Switching to Apps (& beyond!)

Highly skilled and highly enthusiastic about sonography and all the opportunities possible, Brett Ayres loves what he does day to day even though he NEVER thought he’d make the switch to the corporate world.  He has  a qualifications list that requires dot-points (enviable in length!) and continues to be heavily connected and enamoured with clinical work.  A career in ultrasound doesn’t have to be decades in a dark room – Brett is clear evidence of that!



How long have you been in the sonography/medical imaging field?

I started life as an afternoon dark room technician at Frankston Hospital radiology department in 1987.  After that year, I then studied and  become a qualified radiographer in 1992.  At RMH, I sat Part I DMU to get a foot in the door to ultrasound in 1995, and then qualified in 1998.


Tell us about your sono background…

I trained in ultrasound at Royal Melbourne Hospital with sonographers such as Paula King, Tanya McDonald, Jane Keating, Judy Lees,  and also notable radiologists such as Prof Rob Gibson, A/Prof Rick Dowling  and Dr Alison Rose. In 2003, I was looking to work three days a week (as a virtual job share with my wife, who was working as a Radiation Therapist), and I left RMH to work at Austin Health purely in ultrasound.  In 2004, I jagged a job as the full time Austin Hospital site Chief MIT, and my scanning practice was then probably hovering between the ‘very casual’ to ‘part-time’ categories depending upon my other administrative and radiography duties.


How did you come to be working with Canon?

 In 2015, after I never *ever* thought that I would work anywhere else other than a Public Hospital, I came to a career fork in the road where I chose to pursue working for a vendor company.  I joined Toshiba Medical (which is now Canon Medical) as an ultrasound applications person and all of a sudden was working in a completely different work environment, which included travelling across Australia and New Zealand in the new role.  I was also attending conferences and trade shows, but this time as part of a company rather than as a pure attendee.  All of these experiences were simultaneously out of my comfort zone, but I was also having the best time of my career so far, due largely to the company culture and support along the way from great bosses such as Jason Cotter, Michele Rose, Monica King, and my initial OG boss Rob Petersen.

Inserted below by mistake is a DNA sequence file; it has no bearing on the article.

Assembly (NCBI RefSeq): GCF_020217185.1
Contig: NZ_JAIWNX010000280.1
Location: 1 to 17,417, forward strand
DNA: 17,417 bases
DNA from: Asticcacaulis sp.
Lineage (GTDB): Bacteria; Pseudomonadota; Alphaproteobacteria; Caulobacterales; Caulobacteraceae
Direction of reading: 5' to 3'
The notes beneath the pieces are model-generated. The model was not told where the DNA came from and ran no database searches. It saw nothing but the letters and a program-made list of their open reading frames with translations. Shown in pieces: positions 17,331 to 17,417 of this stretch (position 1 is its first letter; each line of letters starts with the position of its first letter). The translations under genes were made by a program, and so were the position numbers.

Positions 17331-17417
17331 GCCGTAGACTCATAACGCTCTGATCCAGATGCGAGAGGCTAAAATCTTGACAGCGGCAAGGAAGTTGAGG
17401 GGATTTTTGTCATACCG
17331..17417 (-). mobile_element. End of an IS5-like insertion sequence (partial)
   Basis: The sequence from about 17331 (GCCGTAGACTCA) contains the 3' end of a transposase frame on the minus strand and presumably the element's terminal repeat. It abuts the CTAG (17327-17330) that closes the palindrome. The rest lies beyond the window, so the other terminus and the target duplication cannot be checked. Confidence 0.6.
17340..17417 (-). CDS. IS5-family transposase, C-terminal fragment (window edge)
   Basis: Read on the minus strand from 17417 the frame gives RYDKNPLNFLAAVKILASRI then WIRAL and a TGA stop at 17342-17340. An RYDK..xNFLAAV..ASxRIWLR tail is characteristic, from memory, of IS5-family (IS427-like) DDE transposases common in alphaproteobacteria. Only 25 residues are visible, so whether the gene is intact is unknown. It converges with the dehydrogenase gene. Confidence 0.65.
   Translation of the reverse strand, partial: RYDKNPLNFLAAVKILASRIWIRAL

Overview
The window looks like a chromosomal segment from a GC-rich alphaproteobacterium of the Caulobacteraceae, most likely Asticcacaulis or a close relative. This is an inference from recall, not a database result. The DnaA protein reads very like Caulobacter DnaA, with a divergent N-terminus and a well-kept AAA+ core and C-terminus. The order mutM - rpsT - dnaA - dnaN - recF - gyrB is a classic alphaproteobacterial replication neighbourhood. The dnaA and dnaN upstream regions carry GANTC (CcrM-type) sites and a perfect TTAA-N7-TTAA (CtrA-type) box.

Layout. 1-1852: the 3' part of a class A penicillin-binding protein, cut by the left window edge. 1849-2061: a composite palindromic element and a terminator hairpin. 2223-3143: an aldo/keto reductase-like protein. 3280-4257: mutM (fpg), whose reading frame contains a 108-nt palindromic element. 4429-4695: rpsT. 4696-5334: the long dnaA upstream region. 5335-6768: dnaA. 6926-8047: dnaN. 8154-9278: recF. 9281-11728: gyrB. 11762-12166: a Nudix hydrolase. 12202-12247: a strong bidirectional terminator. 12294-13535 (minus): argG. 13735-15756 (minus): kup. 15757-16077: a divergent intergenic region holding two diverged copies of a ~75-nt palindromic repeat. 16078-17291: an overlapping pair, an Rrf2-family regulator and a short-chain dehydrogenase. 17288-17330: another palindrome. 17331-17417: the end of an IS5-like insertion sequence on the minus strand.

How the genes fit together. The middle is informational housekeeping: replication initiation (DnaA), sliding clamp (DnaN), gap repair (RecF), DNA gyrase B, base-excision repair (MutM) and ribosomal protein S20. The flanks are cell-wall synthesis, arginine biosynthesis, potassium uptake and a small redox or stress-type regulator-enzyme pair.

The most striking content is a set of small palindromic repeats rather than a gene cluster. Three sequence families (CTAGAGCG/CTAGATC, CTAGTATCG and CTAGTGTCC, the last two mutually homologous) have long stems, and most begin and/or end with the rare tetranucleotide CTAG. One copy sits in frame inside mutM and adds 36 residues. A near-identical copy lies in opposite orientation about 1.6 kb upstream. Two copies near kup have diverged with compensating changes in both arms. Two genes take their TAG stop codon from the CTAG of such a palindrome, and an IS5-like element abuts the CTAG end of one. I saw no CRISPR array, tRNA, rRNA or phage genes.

What is your current role?

As Canon Medical make ultrasound education a key part of their ultrasound customer offering, I am the Senior Ultrasound Education Specialist for Canon Medical ANZ.  My role actually evolved during the COVID lockdowns when the Victorian apps team started creating some in-house company teaching, which I was very  happy to do the presenting for. We also started embracing customer webinars and I loved helping put them together and hosting them.  A bit of a learning curve, but a real blast to do. Prior to COVID, I was also teaching part-time at Deakin University Waurn Ponds in the subject of Radiology Practice Management for the new undergraduate MIT course.   I did that role for 5 years and I was fortunate enough to be given the freedom – supported by my wonderful colleagues Saba Ansari, Dr Giovanni Mandarano and  Professor Paul Yielder –  to be able to put together an entire course, set assignments and lecture.   This experience is something that has helped me enormously with my current Canon Medical role.  


What do you do day to day and what parts do you enjoy the most?